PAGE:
Basel FasnachtLife in Switzerland is orderly, no surprise there. Fasnacht turns that tidy world upside down—for starters, it takes place during the first week of Lent, after other carnival celebrations are over. But this is still Switzerland, and even for merry-makers, order trumps chaos.

Basel’s population can almost double during Fasnacht, and it is astonishing how well the enormous crowds are accommodated around the festivities.  Events are scheduled to the minute; schedules are adhered to; and active Fasnacht participants must follow many (unwritten) rules, which do not pertain to spectators. Even for observers, though, there are some do’s and don’ts.

Here are a few simple guidelines, to get the utmost out of the Fasnacht experience.

Basel Fasnacht
Marchers take scheduled breaks, and leave their precious masks and instruments outside restaurants. No Swiss would think of taking them.

Fasnacht do’s

  • Buy a Blaggedde (carnival badge) and wear it visibly on your coat: proceeds from the sale of the metal badges contributes to covering the costs of Fasnacht. If a Waggis catches you without a badge, you will be “punished” with an extra dose of confetti down your shirt, or a potato in your pocket!
  • Respect personal property: piccolos and drums are expensive instruments; they are NOT souvenirs!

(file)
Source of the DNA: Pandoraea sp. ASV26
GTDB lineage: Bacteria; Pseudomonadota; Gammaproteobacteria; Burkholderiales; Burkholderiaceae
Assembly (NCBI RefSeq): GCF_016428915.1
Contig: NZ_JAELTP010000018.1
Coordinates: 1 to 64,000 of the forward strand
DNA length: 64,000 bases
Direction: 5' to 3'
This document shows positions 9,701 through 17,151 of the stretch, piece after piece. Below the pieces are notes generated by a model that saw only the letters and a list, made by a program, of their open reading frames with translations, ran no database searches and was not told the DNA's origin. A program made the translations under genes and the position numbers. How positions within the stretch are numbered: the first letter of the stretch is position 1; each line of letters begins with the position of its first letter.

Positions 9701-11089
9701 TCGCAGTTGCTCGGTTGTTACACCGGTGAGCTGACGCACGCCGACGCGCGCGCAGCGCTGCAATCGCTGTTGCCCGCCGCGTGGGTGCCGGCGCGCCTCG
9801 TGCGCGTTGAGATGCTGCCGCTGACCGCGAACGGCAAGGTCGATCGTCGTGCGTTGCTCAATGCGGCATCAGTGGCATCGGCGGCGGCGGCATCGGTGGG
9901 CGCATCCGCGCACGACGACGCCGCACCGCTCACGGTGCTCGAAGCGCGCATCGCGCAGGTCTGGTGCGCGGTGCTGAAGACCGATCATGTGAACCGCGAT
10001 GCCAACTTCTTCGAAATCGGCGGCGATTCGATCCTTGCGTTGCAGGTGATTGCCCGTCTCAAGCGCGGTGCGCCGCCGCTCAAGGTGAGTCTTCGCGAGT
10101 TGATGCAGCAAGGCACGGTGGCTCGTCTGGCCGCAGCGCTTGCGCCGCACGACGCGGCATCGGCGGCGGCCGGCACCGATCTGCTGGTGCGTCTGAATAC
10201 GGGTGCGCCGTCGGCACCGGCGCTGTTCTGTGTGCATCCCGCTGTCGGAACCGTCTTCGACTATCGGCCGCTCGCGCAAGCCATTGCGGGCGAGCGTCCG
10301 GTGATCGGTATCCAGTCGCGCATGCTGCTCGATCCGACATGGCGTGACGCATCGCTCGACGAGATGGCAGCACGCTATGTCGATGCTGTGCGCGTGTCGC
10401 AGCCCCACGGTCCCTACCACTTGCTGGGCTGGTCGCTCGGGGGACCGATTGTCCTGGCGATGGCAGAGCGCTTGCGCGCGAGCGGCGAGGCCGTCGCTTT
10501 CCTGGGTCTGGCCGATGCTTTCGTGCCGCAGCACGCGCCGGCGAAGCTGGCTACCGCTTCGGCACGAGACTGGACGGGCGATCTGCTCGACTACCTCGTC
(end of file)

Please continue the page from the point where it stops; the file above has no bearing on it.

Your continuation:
• Leave the confetti on the ground and avoid throwing objects, such as oranges. If you want to throw confetti, buy bags of it, there is plenty on sale everywhere. If a Waggis tosses you an orange or a bouquet of mimosa, it is yours to keep, not throw.
  • Come early to Morgestraich, and leave baby carriages and jewelry at home
  • Do the Gässle (wander the streets) and go with the flow!
Basel Fasnacht
Fasnacht begins in the dark, after all lights along the parade routes are doused just before 4:00 a.m. The atmosphere, as the drumming and piping kicks off, lit by lanterns and tiny lamps on marchers’ heads, is uniquely spellbinding.

Fasnacht don’ts

  • Do not block the way of the marchers. They have right of way! Besides, their masks and instruments block both a marcher’s vision and their freedom of movement.
  • Do not use flash for your photographs; it blinds the marchers and especially for Morgestraich, spoils the mood.
  • Do not set off fireworks—that’s for another time, simply not appropriate for Fasnacht.
  • Do not wear a costume or mask or exhibit drunken behavior. Only active participants wear costumes, and although plenty of white wine goes down during Fasnacht, Basel’s carnival is not about drunken revelry.
Basel Fasnacht
The amount of confetti and slips of paper on the ground after a day of Fasnacht marching is astonishing. Not to worry, though: street cleaners will have things set to right before daybreak after Fasnacht ends at 4:00 a.m. on Thursday.

For a detailed program of events leading up to, and following, the “three most beautiful days” visit (E, F, G).


Related post:

Fasnacht for a Foodie

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